A Schnauzer/Poodle mix, the Schnoodle is one of the most popular designer dogs. Which breed dominates depends on the individual – there is always a little “surprise package” in your Schnoodle. In the best case, the sugar-sweet mongrel turns out to be a non-shedding, affectionate, active, and easily trainable companion that goes through thick and thin with its humans. Since both parent breeds have the potential to become family dogs, the chances are good for the Schnoodle too.
What’s the Schnoodle?
Like many other designer dogs, the Schnoodle has been given a name in English that is composed of the original breeds: Schnauzer and Poodle (Poodle) – in short: “Schn-oodle”. This mix of dog breeds is not recognized by any association worldwide, so there is no breeding standard or registered breeders.
In most cases, Schnoodle puppies result from the direct cross between a purebred Poodle and an equally purebred Schnauzer. But some Schnoodles result from the mating of Schnoodle and Schnoodle or even mixed forms (e.g. Schnoodle and Poodle).
You can’t tell from the name what kind of poodle and schnauzer is in the Schnoodle. Was it a miniature, medium, or giant schnauzer? A toy, small or standard poodle? Depending on which of these breeds was involved, the fluffy mixes can grow to anywhere from 25 to 65 centimeters in size. When looking for a puppy, questions about the parents are therefore indispensable.
Nature of the Schnoodle
The mix aims to pass on the best of both breeds to the offspring. Poodles are considered highly intelligent, very docile, and attentive. They bring a high degree of “will to please” – the willingness to cooperate with their humans and to please them. However, the smaller poodle breeds in particular tend to be insecure and can easily overreact.
The Schnauzer, who brings a fair amount of confidence to any size, is meant to counteract these traits of the Poodle when crossbred. His temperament is considered balanced, his character is playful, alert, and loyal. He goes through life with more confidence and calm, which can offset the slight hyperactivity of the smaller Poodle breeds. At the same time, schnauzers are considered to be extremely clever to the point of stubbornness. They question commands and may choose not to follow them. Here, the poodle’s willingness to cooperate can have a positive effect on the mix.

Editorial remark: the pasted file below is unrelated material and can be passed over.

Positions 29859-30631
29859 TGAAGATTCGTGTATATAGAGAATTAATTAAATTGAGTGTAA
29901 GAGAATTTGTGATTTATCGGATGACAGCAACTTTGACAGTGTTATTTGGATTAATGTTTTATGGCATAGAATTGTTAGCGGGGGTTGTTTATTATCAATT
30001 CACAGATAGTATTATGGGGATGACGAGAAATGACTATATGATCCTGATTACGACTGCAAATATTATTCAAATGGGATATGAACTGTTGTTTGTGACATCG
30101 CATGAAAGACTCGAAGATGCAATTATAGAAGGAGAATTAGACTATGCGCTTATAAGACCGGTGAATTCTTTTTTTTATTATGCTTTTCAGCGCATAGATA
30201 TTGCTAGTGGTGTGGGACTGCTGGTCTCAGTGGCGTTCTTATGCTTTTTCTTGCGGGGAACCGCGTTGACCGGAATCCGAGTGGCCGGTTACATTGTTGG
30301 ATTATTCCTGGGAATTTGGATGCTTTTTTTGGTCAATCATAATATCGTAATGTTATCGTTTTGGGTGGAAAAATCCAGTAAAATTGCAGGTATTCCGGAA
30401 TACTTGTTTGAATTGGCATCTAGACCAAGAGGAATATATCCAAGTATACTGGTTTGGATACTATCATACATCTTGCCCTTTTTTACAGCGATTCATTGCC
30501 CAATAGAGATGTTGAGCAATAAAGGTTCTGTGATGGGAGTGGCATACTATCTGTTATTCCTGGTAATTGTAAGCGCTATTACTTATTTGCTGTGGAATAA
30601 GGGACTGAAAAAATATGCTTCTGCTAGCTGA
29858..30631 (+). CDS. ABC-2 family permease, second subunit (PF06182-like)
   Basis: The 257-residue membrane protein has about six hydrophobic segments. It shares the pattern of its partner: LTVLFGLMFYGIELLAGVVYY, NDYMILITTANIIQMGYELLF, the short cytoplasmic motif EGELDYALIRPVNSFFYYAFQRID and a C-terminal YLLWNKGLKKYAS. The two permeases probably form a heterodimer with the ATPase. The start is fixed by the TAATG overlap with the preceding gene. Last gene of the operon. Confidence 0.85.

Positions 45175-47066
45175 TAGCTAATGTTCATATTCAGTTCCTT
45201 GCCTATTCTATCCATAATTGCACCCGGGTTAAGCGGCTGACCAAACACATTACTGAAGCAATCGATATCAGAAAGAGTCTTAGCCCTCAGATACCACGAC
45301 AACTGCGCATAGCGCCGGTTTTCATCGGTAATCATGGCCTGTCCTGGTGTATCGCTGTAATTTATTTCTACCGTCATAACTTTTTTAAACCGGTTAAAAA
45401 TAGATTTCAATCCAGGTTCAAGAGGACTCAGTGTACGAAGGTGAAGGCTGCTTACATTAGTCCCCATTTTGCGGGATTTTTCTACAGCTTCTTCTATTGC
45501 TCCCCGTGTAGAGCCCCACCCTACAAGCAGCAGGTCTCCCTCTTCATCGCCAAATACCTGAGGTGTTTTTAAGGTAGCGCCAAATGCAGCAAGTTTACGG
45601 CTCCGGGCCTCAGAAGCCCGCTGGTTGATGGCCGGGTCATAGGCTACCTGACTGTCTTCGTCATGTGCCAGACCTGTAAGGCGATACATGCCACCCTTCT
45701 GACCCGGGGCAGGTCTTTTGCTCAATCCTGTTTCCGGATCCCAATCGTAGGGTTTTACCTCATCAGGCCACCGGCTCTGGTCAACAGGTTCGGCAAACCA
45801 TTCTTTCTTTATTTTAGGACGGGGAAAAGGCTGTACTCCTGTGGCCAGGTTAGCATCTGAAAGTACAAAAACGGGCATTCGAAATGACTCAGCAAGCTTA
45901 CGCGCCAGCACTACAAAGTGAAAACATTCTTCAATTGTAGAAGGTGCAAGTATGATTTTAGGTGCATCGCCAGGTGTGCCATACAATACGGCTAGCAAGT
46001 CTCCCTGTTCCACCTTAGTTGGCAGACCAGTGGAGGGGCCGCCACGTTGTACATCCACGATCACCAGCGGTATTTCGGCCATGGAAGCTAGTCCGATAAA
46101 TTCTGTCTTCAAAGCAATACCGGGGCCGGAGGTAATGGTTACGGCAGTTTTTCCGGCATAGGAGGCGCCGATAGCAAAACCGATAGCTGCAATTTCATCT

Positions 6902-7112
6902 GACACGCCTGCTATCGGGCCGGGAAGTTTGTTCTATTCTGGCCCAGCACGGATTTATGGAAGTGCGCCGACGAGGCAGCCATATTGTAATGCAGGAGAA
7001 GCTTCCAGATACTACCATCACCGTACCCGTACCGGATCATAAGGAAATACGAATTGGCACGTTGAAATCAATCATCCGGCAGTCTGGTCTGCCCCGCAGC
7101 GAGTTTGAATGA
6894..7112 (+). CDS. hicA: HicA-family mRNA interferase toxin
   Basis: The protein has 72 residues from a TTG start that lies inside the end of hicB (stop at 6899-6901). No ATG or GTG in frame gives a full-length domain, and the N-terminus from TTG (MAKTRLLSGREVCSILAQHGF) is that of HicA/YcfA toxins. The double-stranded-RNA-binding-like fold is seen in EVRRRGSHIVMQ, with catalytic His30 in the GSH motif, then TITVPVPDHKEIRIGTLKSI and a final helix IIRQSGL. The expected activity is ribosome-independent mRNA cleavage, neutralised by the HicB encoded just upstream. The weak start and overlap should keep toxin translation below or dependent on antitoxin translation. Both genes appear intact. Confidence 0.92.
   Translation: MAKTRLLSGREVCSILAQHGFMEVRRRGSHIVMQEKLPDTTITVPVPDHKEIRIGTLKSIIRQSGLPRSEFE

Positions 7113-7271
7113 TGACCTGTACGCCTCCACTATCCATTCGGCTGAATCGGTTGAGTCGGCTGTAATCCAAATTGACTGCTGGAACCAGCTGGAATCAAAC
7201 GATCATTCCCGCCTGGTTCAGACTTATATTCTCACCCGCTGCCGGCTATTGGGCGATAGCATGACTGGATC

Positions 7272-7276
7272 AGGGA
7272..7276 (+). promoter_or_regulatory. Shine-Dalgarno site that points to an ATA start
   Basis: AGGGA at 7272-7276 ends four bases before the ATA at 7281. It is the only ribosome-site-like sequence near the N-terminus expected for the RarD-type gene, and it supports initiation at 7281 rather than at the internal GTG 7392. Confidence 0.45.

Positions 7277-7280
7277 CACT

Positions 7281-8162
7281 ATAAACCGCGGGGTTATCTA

However, it is impossible to predict how a particular Schnoodle will develop in character. In the best case, you get the desired mixture with all its strengths. However, it cannot be ruled out that the character of one of the parent breeds will prevail. Do a thorough study of both parent breeds before committing to a Schnoodle. So you are always prepared for your new family member. You won’t find out about his disposition until your little puppy grows up.
Upbringing and attitude
Thanks to the influence of both parent breeds, the Schnoodle is also a friendly, docile companion with an even temperament. Most members of this mix are very active: They love to jump, run and play. Take this joy of movement into account when keeping them – either in the form of a large garden or by giving them enough time for long walks. The lively fellows like both best of all.
Dog sports such as agility, dog tricks, or the search for treats, which can be easily integrated into everyday life, are also ideal for agile four-legged friends. They trigger the Schnoodle’s intelligence, docility, and willingness to run. When properly utilized, the affectionate four-legged friend can also be happy in a city apartment.
The high level of intelligence of the Schnoodle makes training easier for you but also ensures that the furry friends get bored quickly. If they are underutilized, they often show this in undesirable behavior such as intense barking. Mental capacity and clear rules for living together are therefore decisive factors when raising your Schnoodle puppy.
Practice staying alone with your Schnoodle in small steps and keep the phases of being alone as short as possible – the Schnoodle prefers to be with everything anyway. Anyone who pays attention to good socialization right from the start can form a perfect companion, office, and family dog from this mix.
Care of the Schnoodle
There is one main reason for the numerous poodle mixes that are currently popular: the coat. Poodle fur hardly sheds at all, so the breed is often even suitable for allergy sufferers. Regular brushing and clipping are sufficient to care for your poodle’s coat.
However, whether a pup gets a Poodle coat is a matter of chance – one litter often contains all case types from the sturdy Schnauzer to the soft, curly Poodle coat. Some Schnoodles even carry both on their bodies. Choosing a curly, soft pup increases the likelihood of “catching” a non-shedding furry friend. However, since the adult fur does not appear until later, there is no final certainty about this.
Schnauzer fur requires regular hand trimming. The best contact for the right fur care for the Schnoodle is the dog salon: This also takes care of the important removal of the hair in the dog’s ears. If this does not happen, the ears will easily become blocked and inflamed.
Characteristics and health
In addition to the poodle coat, the mix of the two parent breeds is based on another goal: the breeding of healthier mixed breeds. The expansion of the genetic pool can have a positive effect on the health of young animals. This advantage is offset by the disadvantage that the parents of Schnoodle breeders are usually not health tested and it is, therefore, unknown which diseases they bring with them. The most common in the original breeds are eye diseases and joint problems such as hip dysplasia or patellar luxation.
Overall, both parent breeds are considered to be robust and long-lived, which they pass on to the Schnoodle: With good workload, correct feeding, and health care, small representatives of the mix can live up to 15 years, larger ones up to twelve years.